While the Boy Scouts of America on Monday filed for Chapter 11 bankruptcy protection, local Scouting councils like Piedmont’s will likely see no changes in day-to-day operations, national and local Scouting leaders say.
“Frankly, we’re separate from the national (organization), we’re our own 501 (c) (3) group, and this should have no effect on us,” said Jo Hazelett, executive director of the Piedmont Council BSA. That said, “we’re still trying to figure out where we are” less than 24 hours after the bankruptcy was filed in Delaware.
The national Scouting organization’s bankruptcy comes as membership in Scouting branches is going down nationwide, as in the wake of a wave of new sex-abuse lawsuits made possible after several states, including California, recently expanded legal options for childhood victims to sue.
The Scouts’ national organization specifically said that local Scouting councils are not part of the bankruptcy, and the bankruptcy’s effects on local councils like Piedmont’s are expected to be nil, especially in locations where there are no pending abuse suits.
No such lawsuits have even been filed against Piedmont Scouting or any of its leaders, Hazelett said Tuesday. Most such lawsuits nationally relate to alleged abuse incidents are at least 30 years old.
Piedmont has a robust Scouting program, with 343 members of six local BSA troops, and almost 700 other participants in related programs like Cub Scouts, Venturing and Exploring. Seth Hilton attributes that strong showing to the city’s long tradition of involvement.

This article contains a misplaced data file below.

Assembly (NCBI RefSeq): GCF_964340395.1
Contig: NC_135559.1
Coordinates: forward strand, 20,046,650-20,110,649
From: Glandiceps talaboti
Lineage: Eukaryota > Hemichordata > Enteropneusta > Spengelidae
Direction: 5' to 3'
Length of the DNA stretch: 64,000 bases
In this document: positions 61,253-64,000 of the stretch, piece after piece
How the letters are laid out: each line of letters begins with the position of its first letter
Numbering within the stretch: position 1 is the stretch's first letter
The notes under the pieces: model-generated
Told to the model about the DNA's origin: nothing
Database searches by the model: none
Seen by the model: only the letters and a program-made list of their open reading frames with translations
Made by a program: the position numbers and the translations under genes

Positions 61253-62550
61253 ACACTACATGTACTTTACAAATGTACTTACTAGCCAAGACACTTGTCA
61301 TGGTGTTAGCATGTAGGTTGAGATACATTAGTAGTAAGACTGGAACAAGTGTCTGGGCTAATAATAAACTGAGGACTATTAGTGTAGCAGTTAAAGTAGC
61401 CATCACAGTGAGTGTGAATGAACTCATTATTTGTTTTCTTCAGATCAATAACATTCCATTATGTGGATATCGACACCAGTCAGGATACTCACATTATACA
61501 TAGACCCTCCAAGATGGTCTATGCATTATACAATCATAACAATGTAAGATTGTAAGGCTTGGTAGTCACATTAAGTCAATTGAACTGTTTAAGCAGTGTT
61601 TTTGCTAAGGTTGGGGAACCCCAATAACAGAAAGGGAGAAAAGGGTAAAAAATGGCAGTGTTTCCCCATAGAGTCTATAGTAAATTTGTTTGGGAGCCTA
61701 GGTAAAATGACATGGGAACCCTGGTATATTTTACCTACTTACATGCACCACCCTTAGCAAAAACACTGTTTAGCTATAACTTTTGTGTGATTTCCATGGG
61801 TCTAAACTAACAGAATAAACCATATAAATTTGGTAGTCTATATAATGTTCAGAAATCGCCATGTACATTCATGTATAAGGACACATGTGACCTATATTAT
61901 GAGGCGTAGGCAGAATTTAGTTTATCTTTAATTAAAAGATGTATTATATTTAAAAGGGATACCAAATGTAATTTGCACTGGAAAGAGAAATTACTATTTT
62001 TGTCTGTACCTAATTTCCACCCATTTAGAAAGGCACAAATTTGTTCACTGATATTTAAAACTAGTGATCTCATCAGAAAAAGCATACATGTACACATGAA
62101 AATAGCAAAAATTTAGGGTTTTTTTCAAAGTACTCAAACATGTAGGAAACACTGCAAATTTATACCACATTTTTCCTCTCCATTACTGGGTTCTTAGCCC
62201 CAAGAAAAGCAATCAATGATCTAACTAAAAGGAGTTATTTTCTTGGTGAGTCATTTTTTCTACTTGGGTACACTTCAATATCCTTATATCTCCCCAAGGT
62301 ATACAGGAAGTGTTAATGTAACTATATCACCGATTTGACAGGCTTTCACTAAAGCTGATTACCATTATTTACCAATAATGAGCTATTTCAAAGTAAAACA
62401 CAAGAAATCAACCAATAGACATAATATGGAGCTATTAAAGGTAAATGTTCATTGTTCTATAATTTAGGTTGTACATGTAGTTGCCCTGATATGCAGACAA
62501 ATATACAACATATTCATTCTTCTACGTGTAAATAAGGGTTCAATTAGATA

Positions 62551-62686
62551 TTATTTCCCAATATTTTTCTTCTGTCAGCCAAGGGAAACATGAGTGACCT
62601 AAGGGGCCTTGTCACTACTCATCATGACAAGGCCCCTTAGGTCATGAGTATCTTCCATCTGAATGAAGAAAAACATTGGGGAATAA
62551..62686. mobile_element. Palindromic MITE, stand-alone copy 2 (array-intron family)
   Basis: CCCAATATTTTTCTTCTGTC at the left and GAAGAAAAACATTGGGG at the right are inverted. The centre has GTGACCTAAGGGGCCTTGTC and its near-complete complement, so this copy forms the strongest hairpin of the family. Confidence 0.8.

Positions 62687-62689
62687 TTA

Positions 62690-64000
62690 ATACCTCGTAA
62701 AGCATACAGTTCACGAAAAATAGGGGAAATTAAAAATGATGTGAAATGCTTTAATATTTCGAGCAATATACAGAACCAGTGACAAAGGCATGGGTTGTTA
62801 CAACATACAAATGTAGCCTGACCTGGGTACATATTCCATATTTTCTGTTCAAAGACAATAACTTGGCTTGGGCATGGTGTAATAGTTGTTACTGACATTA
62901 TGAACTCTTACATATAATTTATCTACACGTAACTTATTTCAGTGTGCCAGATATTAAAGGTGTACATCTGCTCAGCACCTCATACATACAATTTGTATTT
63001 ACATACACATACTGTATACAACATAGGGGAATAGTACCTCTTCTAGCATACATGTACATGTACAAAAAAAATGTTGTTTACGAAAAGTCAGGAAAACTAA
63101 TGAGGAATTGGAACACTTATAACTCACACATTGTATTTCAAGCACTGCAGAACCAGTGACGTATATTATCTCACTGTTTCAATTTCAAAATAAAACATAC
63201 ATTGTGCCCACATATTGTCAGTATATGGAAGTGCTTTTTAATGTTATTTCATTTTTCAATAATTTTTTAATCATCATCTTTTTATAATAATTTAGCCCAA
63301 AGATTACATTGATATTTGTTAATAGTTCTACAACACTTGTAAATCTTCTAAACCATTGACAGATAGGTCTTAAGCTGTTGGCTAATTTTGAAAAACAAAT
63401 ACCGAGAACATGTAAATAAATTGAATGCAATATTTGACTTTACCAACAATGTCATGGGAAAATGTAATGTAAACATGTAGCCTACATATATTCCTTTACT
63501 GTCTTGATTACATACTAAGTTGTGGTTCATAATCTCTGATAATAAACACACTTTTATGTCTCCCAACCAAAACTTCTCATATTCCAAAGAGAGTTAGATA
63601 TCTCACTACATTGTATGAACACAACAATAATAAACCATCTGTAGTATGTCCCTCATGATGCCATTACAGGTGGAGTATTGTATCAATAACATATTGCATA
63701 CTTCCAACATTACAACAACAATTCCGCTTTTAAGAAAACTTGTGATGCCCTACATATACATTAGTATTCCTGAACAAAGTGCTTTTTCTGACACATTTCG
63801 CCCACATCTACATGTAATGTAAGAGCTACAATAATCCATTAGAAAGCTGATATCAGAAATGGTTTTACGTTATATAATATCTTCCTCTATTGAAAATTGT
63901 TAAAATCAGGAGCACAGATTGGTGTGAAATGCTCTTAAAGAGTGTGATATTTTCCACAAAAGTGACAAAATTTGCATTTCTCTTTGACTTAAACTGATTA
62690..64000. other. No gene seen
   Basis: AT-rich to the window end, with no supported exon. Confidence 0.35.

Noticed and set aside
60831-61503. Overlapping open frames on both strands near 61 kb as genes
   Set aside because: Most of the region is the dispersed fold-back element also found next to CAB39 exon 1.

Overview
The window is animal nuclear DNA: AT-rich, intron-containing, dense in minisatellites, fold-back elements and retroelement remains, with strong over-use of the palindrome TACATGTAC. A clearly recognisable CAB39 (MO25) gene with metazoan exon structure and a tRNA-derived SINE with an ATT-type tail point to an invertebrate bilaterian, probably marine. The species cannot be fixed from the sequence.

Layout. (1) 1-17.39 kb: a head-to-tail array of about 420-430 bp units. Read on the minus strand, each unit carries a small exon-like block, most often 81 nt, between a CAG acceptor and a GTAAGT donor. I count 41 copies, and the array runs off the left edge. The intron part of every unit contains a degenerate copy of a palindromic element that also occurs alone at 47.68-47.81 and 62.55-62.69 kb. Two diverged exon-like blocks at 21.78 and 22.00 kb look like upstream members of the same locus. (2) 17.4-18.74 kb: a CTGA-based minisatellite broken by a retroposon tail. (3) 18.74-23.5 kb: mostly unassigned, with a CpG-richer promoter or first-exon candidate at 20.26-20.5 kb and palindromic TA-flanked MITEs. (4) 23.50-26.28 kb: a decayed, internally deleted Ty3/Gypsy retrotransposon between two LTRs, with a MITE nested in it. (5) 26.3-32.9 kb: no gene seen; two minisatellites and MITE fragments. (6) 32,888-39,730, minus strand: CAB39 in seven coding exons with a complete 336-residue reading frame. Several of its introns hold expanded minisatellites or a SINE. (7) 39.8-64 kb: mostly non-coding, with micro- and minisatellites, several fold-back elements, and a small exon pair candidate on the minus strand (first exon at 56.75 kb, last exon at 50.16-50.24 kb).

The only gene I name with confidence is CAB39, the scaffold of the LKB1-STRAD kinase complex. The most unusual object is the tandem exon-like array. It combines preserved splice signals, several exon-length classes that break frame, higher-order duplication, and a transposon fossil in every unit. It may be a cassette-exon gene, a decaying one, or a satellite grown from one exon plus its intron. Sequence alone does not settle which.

“There was Scouting here even before the national organization was formed,” said Hilton, an assistant Scoutmaster with Piedmont’s Troop 1 and a Piedmont Council board. The Piedmont council’s operations are self-funded through local donations, he said, and doesn’t get any money from the national organization.
He said he’s never heard any skepticism from local parents about Scouting based on the abuse lawsuit problems. He attributes that in part to Scouting’s Youth Protection Program, which features an online course for leaders and parents that stresses “two-deep leadership” that prohibits solo adults from being around Scouts, and proper reactions to various potentially risk-filled scenarios, has gone a long way toward minimizing the situations that made abuse possible, Hilton and Hazelett said.
“The program is very good, and has been for years,” said Hilton, who like Hazelett does not anticipate any change in the way Piedmont’s Scouting programs operate.
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